The most pressing concern – and which an appropriate and all-consuming treatment will tackle head on – regards dealing with the three core issues discussed earlier (corrosion, scaling, biofouling), along with freezing and foaming. All of which need eradicating in order to safeguard the efficiency of a system and, ultimately, any public health fears with direct reference to Legionella bacteria and its proliferation under the right conditions. Naturally any treatments performed on closed water systems wherever they are found, need to strictly adhere to existing industry legislation and follow current compliance. Which is another reason why you should always recruit water treatment specialists to carry out system treatments, as and when required.
What are scale and corrosion inhibitors?
Fundamentally, nitrate and molybdate are the two predominant variations on a scale and corrosion inhibitor theme; and the most prolifically frequented means to this end employed in the water treatment sector here in the UK. They can be used individually or in some instances in unison; as a double-pronged defence mechanism. Together both properties fuse to cover all bases and are seen by many as a futureproof way of controlling scale and corrosion. Ostensibly, nitrate works immediately, striking fear into the heart of the corrosion, while the molybdate creates a protective film over troublesome surface areas so as to prevent any further intrusion.
As individual combatants against the twin threat of scale and corrosion, nitrate is more normally used in older water systems; those typically forged from steel and iron parts. What it can’t be used in is heated or chilled water systems which comprise of aluminium or zinc however, as it has a tendency to literally eat through softer metals such as these, which will eventually produce holes and subsequent leaks. Molydbate on the other hand is an altogether different beast, and creates a hardened film which covers internal surfaces of pipework and associated assemblage, thus forming a barricade to any noxious elements waiting in the wings to establish itself. Basically, molybdate works wonders on the type of closed water system surfaces that nitrate can’t be unleashed near.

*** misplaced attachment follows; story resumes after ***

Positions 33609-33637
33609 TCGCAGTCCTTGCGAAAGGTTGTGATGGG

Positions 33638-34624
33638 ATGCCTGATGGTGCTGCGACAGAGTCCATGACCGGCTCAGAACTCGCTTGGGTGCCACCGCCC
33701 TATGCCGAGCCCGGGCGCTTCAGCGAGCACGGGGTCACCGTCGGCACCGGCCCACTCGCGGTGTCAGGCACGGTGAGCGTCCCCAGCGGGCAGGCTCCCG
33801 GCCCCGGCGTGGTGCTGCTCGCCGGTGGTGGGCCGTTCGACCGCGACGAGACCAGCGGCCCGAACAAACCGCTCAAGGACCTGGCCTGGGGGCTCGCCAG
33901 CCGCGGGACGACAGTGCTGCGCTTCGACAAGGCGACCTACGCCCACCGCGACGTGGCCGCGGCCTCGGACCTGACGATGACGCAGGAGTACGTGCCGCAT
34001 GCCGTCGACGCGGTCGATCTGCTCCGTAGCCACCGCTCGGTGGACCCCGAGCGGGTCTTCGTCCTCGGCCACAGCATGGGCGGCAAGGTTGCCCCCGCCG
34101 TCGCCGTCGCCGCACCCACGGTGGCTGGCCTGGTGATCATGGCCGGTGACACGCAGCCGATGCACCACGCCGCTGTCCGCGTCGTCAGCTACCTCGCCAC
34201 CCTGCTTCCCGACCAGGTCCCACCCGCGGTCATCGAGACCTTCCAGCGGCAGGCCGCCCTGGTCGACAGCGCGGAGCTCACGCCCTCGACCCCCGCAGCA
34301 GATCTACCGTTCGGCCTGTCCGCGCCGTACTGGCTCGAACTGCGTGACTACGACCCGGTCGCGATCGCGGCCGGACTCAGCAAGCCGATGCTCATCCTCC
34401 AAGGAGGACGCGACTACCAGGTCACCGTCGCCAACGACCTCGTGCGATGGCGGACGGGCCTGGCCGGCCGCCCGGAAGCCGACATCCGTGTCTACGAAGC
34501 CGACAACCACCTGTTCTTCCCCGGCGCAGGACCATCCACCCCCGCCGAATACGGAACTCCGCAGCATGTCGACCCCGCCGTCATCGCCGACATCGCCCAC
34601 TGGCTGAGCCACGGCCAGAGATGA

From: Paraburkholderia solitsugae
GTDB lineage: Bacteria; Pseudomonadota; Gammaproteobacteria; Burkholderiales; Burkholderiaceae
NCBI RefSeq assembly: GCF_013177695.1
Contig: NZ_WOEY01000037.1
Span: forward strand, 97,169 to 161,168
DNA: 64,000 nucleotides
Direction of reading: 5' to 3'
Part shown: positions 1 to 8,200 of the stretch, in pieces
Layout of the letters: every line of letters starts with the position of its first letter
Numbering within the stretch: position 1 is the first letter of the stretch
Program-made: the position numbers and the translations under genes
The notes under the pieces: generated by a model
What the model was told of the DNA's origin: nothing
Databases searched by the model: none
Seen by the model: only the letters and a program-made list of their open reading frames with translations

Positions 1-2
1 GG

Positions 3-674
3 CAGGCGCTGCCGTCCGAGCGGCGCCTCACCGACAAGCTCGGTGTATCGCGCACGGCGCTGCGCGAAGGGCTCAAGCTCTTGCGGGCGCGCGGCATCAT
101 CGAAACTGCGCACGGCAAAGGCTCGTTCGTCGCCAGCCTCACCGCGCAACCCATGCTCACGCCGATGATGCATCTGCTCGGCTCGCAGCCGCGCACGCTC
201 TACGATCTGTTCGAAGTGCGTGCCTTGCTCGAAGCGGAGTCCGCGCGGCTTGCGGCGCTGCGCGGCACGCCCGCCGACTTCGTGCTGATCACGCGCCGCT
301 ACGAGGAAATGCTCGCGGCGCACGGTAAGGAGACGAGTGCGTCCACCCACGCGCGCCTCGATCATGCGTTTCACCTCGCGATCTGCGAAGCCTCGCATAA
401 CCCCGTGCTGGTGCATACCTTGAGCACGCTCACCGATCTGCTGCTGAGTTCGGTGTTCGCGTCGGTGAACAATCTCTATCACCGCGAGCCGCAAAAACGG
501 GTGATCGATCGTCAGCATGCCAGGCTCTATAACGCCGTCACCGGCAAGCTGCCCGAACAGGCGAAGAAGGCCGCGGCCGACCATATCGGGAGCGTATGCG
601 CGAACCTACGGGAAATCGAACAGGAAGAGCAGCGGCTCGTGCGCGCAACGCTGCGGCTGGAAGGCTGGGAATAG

What’s the script with biocides?
With extending the lifespan of a closed water treatment system, along with striving for improvements to efficiency the driving force, the introduction of biocides offers a tried and tested formula in the war against bacterial growth. Bacteria such as Nitrite Reducing Bacteria (which decimates nitrate levels, conversely inviting scale and corrosion to take root), Sulphur Reducing Bacteria (which generates hydrogen sulphide as a by-product, which corrodes iron, steel, copper and brass, as well as actively diminishing nitrate volumes) and Pseudomonas (slime-forming bacteria which envelops core components, including fan coils and plate heat exchangers, and have a propensity to prosper in cold water systems), can trigger a multitude of problems if left to their own devices to evolve behind the scenes.
Tell me about pre-commission flushing…
Relatively self-explanatory, in summary the act of pre-commission flushing describes the all-important process whereby new (or recently refurbished) closed water systems receive a comprehensive cleansing programme, prior to being put back into operation. This flush-through successfully targets any contaminants which may be loitering in the system out of sight and mind, and which might have remained from the initial manufacture.
…..and finally, what role does dosing play?
In a nut-shell, dosing pots are compact units configured from steel, which are designed to hold (and then, feed) liquid chemicals – such as the abovementioned corrosion inhibitors for example – into closed water systems. These stainless steel vessels (complete with inlet and outlet valves, as well as a drain and filling valve), come into their own in both chilled and heated water systems. Positioned across flow and return lines, dosing pots can annex a portion of the system, allowing to drain away, to be replaced by the chemical dosage to then be distributed. When re-connected to the system, the chemical is flushed through. This methodology represents a controlled way of dosing chemicals, and with no interruption to system operation when facilitated.
Are there any other means by which you can treat a closed water system?
Now you mention it, yes. Antifreeze, believe it or not, provides another line of defence against system damage, especially during periods of colder weather throughout the winter. When, as you can imagine, an infrastructure such as this poses a risk to the onset of frost and ice; which in turn can lead to burst pipes, assemblage failure and the loss of services. In effect, antifreeze-championing substances such as Glycol (or other chemical compounds) play an integral role.